TechTol website could revolutionize educationWritten by Jason Mack | | email@example.com
Local technology company TechTol Imaging is developing a free educational website with 3-D images.
“We’re taking teaching aids in a classroom and imaging them so they’re available for any student in any school at anytime with an internet connection,” said Zak Ward, vice president of visual operations at TechTol Imaging. “They are able to study stuff at home they wouldn’t be able to take out of a classroom.”
The website 3DTOAD.com features 3-D images in categories such as anatomy dissections, computer networking, dental hygiene, geology, skeletons and yoga. The name 3DTOAD.com comes from an anagram meaning TechTol’s Online Academic Database.
TechTol is succeeding under a system the company claims is the “first — and only — in the world that instantly captures and then creates 3-D rotational images for use with any computer-based system.” The system is faster and more cost-effective than any other, with the ability to upload an object in the studio as a 3-D image in under a minute. This is achieved using a circular studio with 16 cameras shooting simultaneously.
For the short term, the main objective of 3DTOAD.com is to continue adding images to the website to build a foundation.
“Once it gets big enough, we can divide it by different education levels, but we have to have enough stuff to justify that,” Ward said. “This is an ongoing development. We’re adding a whole bunch of stuff and trying to get input from teachers.”
Along with input, the company is also looking for objects to image for the website.
“We have a couple different fossil collectors in town donating their items to be imaged,” Ward said. “If someone had a butterfly collection, that’s something we’d like to hook up with. A person who is home-schooled will never see a butterfly collection except for 2-D images in a book. With this technology, they can explore.”
While it is still in development, the website is available now. Ward said TechTol plans to have a soft launch in the summer and hopes to be fully operational by the next school year.
“This can be used anywhere in the world,” Ward said. “It’s wide open. I would love to see it be successful enough to be a national or international website.”
The company is located at the Toledo campus of Owens Community College, but it is in discussions with Bowling Green State University and is looking to get involved with other institutions.
The website is not just for universities. Ward sees it as an asset for any school struggling with its budget.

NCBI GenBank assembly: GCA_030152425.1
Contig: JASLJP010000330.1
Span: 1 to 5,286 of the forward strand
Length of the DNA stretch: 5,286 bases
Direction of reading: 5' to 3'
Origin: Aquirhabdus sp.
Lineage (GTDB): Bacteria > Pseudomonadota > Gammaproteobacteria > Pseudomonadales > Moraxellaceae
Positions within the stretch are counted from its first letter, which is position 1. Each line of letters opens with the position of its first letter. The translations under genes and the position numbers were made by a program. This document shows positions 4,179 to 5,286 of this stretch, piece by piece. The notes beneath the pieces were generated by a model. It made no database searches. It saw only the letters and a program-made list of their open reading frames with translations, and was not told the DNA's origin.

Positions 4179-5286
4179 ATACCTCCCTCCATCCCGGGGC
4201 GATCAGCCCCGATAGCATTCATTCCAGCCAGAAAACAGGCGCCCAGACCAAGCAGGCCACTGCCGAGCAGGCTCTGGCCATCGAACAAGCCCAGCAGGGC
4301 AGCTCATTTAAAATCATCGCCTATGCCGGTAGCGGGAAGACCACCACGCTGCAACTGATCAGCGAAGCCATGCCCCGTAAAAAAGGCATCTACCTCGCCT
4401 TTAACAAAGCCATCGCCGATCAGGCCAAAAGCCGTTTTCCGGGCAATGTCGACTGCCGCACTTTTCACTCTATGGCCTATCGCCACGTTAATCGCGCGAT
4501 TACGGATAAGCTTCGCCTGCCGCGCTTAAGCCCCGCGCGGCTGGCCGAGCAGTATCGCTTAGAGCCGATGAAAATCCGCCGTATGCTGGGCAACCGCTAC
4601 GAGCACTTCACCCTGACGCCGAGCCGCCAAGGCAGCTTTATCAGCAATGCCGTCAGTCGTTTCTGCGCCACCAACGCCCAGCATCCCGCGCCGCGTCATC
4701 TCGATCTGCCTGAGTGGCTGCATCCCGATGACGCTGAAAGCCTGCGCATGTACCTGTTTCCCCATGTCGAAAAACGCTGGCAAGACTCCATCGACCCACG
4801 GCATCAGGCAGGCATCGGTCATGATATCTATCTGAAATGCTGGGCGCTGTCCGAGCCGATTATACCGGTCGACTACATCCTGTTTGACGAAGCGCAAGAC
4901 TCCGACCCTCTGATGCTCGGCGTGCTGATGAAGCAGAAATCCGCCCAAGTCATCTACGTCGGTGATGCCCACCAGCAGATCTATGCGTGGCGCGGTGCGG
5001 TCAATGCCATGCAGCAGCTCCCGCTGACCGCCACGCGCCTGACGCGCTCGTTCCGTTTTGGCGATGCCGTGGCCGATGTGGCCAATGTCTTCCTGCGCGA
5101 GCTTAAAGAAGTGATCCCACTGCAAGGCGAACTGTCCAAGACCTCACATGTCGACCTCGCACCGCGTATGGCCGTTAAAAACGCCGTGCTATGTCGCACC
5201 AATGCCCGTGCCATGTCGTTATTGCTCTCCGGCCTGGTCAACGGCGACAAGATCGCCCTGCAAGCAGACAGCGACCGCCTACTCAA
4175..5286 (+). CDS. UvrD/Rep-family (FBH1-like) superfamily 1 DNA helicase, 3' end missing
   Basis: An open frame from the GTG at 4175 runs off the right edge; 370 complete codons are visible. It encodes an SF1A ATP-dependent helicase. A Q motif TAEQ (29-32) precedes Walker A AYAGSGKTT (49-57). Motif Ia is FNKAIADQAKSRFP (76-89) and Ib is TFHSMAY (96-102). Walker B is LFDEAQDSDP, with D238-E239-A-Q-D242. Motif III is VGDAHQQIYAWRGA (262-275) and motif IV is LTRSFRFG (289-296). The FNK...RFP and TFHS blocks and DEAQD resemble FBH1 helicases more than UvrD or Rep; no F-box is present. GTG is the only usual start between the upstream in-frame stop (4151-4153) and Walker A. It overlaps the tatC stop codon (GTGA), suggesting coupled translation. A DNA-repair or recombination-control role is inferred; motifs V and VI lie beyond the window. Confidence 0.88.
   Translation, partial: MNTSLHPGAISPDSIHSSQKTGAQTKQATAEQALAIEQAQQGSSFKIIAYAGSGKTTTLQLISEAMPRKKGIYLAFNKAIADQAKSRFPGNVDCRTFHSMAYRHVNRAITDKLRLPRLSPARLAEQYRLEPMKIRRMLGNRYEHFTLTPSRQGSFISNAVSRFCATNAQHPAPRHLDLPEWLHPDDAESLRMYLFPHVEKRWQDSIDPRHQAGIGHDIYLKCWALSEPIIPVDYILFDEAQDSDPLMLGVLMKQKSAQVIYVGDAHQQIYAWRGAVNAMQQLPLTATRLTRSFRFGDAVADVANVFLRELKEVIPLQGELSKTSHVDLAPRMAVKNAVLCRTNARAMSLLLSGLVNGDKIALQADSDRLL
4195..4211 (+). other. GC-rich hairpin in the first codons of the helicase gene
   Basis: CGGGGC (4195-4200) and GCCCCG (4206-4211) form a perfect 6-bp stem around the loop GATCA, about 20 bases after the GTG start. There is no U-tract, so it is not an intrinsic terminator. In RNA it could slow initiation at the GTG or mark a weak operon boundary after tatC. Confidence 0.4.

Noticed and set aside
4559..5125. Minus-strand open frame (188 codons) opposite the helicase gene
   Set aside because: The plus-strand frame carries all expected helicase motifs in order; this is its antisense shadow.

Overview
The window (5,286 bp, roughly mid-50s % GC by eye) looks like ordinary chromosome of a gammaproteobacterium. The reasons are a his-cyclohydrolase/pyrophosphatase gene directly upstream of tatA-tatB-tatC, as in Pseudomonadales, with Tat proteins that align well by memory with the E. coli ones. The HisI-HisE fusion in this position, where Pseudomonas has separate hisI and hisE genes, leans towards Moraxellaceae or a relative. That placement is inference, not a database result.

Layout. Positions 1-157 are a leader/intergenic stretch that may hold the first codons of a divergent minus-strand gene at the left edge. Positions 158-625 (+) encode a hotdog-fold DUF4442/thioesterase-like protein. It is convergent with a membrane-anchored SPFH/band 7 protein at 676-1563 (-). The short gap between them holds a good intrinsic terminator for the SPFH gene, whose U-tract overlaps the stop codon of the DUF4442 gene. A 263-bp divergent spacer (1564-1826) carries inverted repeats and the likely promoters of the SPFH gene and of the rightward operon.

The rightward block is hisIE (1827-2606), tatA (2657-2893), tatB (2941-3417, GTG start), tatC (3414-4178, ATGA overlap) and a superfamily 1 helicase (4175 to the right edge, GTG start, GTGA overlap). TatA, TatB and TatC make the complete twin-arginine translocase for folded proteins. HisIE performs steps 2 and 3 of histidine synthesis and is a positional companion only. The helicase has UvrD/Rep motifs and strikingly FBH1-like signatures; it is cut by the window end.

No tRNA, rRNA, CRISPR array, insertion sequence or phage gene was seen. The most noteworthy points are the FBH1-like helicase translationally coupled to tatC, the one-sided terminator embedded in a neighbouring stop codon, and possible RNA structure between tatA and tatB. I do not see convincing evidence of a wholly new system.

“There’s so much negativity when you talk about education,” Ward said. “Here is a unique thing with a local company using their technology to hopefully better education, not to mention it’s free. This has the potential to revolutionize interactive education and distance education.”
TechTol is designing a mobile application for the website and is creating interactive lessons using the technology.
“For K-12 schools, this could be a real asset to their budget,” Brenda Leady said. “I’d hope they’d have some basic models and materials. Then this program would add to the depth and breadth of what the students use.”
Leady is a lab coordinator for biological sciences at the University of Toledo and sees potential for the technology at the college level. However, she knows there is no replacement for hands-on experience.
“This could provide a great supplement to a traditional lab,” Leady said. “However, labs are about touching, feeling, smelling and seeing the actual objects,” she said. “A completely online experience can’t provide that. As an example, a plastic bone replica and a human bone can look exactly alike, but as soon as you touch it you feel the immediate difference.”
Ward agrees with Leady’s assessment, but he still sees the website as a valuable asset.
“In a classroom, when someone passes around a fossil you get the ability to touch it and make more of an emotional connection,” Ward said. “In a school system that does not have a budget for geology or other programs, this is the next best thing.”
The website offers an added dimension with the option of viewing a 3-D anaglyph version of every image using the standard red and blue 3-D glasses.
“We’ve tested it in the classroom,” Ward said. “The parts pop out of the screen. It’s a great way to keep kids interested and see things differently.”
Ward said the website offers benefits to education in what he calls the before, during and after stages.
“Before, you can prepare students with a preview of subjects coming up for discussion,” he said. “During, you can ask questions in class and have students interact with the images. After, you have the ability to open discussion with your family and show them what you did in school with things you normally wouldn’t be able to take home. Hopefully the learning process gets extended to home.